In 2007, further support for the use of ashwagandha extracts in Alzheimer’s disease was provided by the discovery that the extracts are among the most potent inhibitors of acetylcholinesterase, an enzyme that breaks down the vital memory-related neurotransmitter acetylcholine.78Drugs that block acetylcholine breakdown (such as Aricept®) are utilized in the management of Alzheimer’s disease. The researchers correctly observed that “these results partly substantiate the traditional use of these herbs for improvement of cognition.” Western research into the benefits of ashwagandha is very recent, so stay tuned for additional exciting news on this extract’s memory- and cognition-enhancing properties.


One amazing animal study showed how powerful ashwagandha is at reducing tension and stress on the nervous system. Animals exposed to chronic stress had 85% of their cells showing signs of chronic degeneration. When ashwagandha was administered to another group of chronically stressed animals, the number of damaged cells dropped by 80%.

In the largest human trial using ashwagandha the herb was shown to reduce cortisol levels up to 26%.  Lowering our cortisol levels can be one of the most effective things we can to dramatically increase our energy levels. We now know of a few powerful herbs that have a significant cortisol-lowering effect: holy basil, ashwagandha, and bacopa. A combination of these three can be a life-saver to many people, since once the cortisol levels are lowered, the body is more free to normally perform many of its functions and this include a higher sex drive, an ability to think better and more clearly, and having more physical and mental energy overall.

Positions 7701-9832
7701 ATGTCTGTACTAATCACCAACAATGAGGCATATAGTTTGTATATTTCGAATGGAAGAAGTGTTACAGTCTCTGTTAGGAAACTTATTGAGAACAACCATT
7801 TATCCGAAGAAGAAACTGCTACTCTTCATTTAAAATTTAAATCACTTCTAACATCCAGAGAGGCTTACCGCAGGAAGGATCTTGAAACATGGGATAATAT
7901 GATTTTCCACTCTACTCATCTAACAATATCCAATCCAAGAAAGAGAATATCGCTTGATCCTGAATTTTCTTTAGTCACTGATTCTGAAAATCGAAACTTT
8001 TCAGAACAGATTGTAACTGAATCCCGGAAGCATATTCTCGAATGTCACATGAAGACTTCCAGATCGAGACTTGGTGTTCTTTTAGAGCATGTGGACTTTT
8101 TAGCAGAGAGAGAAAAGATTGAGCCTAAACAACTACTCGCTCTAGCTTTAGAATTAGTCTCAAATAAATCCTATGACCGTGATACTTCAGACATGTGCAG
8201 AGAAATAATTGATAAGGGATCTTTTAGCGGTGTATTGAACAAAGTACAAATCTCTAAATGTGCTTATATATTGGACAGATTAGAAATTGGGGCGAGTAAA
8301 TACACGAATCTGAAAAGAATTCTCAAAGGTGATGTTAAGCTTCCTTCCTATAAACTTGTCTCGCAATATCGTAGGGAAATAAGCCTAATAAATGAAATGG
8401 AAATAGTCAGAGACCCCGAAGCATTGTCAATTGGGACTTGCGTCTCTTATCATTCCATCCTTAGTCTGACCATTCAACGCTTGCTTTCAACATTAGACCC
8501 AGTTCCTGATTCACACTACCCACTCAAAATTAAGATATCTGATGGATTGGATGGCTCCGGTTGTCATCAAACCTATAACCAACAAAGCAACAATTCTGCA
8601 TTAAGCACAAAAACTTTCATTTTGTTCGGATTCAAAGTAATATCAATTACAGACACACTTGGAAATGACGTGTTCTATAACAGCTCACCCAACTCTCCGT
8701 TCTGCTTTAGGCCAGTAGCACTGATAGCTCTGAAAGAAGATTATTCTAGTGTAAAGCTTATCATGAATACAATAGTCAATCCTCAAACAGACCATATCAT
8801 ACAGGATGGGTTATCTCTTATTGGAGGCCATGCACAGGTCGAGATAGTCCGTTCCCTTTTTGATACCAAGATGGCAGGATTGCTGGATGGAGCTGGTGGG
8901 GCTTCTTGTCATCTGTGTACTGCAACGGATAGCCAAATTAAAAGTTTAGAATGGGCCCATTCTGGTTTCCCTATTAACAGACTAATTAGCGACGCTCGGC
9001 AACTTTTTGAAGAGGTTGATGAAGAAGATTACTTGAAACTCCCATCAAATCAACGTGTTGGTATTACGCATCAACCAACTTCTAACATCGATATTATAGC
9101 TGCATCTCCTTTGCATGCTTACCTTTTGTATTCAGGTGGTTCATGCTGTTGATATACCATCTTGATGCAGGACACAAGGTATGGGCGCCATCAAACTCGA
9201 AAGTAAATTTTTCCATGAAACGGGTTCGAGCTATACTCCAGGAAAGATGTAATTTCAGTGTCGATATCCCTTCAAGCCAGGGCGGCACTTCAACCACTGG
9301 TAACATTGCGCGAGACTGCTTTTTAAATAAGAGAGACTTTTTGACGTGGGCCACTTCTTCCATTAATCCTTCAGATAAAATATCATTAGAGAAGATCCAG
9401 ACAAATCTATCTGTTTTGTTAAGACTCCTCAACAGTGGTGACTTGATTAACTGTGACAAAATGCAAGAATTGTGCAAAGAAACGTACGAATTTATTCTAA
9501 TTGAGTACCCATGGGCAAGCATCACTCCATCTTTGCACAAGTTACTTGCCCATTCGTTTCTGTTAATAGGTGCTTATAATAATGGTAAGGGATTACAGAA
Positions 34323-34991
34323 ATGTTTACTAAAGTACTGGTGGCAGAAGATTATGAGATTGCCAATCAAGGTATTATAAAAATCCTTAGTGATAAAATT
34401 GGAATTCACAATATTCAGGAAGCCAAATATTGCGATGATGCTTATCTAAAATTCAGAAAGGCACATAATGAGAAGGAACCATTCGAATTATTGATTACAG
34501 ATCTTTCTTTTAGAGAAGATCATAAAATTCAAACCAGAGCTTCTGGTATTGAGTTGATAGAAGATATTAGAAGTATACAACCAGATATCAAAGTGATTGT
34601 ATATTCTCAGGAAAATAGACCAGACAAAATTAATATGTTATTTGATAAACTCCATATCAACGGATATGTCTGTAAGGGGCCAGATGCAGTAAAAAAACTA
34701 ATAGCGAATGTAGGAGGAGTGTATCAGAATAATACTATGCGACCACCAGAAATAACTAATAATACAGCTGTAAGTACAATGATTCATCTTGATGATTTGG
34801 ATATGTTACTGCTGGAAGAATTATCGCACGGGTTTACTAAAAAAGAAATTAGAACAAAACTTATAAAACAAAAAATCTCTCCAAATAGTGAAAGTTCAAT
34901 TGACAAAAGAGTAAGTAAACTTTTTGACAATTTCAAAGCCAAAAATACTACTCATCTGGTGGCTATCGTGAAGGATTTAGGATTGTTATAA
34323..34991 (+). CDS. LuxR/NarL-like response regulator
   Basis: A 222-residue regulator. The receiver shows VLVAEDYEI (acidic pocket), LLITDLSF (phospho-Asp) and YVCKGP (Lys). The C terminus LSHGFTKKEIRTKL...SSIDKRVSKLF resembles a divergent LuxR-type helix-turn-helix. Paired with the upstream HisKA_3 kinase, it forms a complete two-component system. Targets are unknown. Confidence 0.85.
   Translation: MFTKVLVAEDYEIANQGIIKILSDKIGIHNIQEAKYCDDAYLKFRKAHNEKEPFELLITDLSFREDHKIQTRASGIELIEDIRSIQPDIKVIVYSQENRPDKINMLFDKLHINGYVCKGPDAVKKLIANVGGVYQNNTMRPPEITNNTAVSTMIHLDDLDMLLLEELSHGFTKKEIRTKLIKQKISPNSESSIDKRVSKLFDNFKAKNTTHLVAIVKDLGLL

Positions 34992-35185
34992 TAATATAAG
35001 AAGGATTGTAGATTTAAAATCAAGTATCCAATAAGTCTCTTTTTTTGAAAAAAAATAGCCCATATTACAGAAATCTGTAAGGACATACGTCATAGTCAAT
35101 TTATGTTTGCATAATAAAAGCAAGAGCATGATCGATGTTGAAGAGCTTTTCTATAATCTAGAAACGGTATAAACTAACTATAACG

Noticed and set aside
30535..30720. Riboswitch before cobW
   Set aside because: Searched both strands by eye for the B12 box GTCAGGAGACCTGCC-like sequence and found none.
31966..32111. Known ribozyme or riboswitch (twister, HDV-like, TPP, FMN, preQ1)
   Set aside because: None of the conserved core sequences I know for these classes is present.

Ashwagandha has been shown to disrupt cancer cells’ ability to effectively reproduce. This is due to the anti-angiogenic activity that ashwagandha contains in which it prevents cancer cells from forming new blood vessels that support its growth. One study showed that ashwagandha produced a marked increase in life span and a decrease in overall tumor weight in animals with cancer of the lymphatic system.
Other studies of chronic stress support these findings. For example, in a remarkable animal study, examination of the brains of sacrificed animals showed that 85% of the brain cells observed in the animals exposed to chronic stress showed signs of degeneration. It is this type of cellular degeneration that can lead to long-term cognitive difficulties. Amazingly, when ashwagandha was administered to chronically stressed animals, the number of degenerating brain cells was reduced by 80%!3